Intergenerational Mobility and Goal-Striving Stress Among Black Americans: The Roles of Ethnicity and Nativity Status
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Goal-striving stress refers to the psychological consequences of seeking but failing to reach upward mobility and is more common among low-income and people of color. Intergenerational mobility—or improved socioeconomic standing relative to one’s parents—may be an important predictor of goal-striving stress for Blacks. We used the National Survey of American Life to investigate the association between intergenerational mobility and goal-striving stress among U.S.-born African Americans, U.S.-born Caribbean Blacks, and foreign-born Caribbean Blacks. Intergenerational mobility was associated with lower goal-striving stress and U.S.-born African Americans and Caribbean Blacks reported lower goal-striving stress than foreign-born Caribbean Blacks. Goal-striving stress was relatively high among foreign-born Blacks, regardless of level of intergenerational mobility attained. Goal-striving is an important stressor for foreign-born Caribbean Blacks, regardless of their level of educational success. Given increasing Black migration, future studies should disaggregate the Black racial category based on ethnicity and nativity.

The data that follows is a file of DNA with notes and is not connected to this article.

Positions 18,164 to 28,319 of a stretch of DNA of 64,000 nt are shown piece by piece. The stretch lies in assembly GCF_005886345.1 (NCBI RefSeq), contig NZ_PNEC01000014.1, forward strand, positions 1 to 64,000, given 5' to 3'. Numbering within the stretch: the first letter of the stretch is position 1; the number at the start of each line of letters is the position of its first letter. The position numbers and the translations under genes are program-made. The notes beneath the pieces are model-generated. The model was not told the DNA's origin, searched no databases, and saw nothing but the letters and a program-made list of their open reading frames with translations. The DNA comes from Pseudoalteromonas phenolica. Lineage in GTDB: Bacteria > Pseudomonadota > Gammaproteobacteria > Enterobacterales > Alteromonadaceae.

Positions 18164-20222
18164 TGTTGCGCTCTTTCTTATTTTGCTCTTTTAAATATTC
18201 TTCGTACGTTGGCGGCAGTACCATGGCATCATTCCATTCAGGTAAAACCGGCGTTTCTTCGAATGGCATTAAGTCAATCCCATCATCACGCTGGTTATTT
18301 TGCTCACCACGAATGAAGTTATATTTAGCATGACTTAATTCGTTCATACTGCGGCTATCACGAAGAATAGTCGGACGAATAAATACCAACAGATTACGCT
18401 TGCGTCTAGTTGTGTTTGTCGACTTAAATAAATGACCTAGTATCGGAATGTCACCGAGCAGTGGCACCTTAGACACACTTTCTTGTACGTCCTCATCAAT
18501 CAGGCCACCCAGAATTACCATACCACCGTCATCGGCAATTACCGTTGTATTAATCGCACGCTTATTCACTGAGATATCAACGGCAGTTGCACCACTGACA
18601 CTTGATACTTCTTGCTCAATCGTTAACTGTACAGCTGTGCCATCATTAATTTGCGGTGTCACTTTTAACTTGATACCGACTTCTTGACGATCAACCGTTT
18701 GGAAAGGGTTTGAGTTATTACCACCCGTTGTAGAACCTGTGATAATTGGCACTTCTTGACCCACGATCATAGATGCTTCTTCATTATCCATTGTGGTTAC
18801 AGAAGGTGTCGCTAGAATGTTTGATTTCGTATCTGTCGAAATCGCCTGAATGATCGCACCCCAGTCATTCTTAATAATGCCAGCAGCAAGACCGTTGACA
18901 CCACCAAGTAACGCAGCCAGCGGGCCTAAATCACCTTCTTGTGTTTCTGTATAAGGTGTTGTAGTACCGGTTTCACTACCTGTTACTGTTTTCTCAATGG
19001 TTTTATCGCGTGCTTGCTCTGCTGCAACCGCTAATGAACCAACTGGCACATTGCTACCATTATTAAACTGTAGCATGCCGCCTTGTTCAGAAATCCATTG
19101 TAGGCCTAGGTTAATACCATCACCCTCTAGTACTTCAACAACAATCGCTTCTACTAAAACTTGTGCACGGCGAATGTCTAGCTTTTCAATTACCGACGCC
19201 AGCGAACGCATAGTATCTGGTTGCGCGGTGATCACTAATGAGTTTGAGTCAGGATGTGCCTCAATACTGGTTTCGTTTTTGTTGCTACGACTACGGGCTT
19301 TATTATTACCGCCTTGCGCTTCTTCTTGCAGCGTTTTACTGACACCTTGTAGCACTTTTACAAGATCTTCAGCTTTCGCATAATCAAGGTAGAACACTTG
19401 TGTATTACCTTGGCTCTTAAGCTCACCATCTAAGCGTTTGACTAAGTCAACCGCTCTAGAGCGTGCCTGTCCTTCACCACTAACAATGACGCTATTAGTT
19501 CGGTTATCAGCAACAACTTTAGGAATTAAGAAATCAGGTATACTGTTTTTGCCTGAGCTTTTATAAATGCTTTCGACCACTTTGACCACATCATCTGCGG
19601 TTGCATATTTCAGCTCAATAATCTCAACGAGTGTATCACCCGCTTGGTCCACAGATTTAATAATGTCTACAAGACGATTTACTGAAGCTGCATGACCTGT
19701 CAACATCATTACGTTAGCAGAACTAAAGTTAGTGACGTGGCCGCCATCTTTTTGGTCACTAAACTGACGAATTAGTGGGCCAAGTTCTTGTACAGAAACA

KeywordsGoal-striving stress Blacks African Americans Caribbean Blacks Immigration Mental health
This study was supported by the National Institute on Aging (P30AG1528) and the Michael J. and Susan Angelides Public Policy Research Fund.
Compliance with Ethical Standards
Conflict of interest
Mouzon, Watkins, Perry, Simpson, Mitchell declare that they have no conflict of interest.
Research Involving with Human and Animal Standards
This article does not contain any studies with human participants or animals performed by any of the authors.
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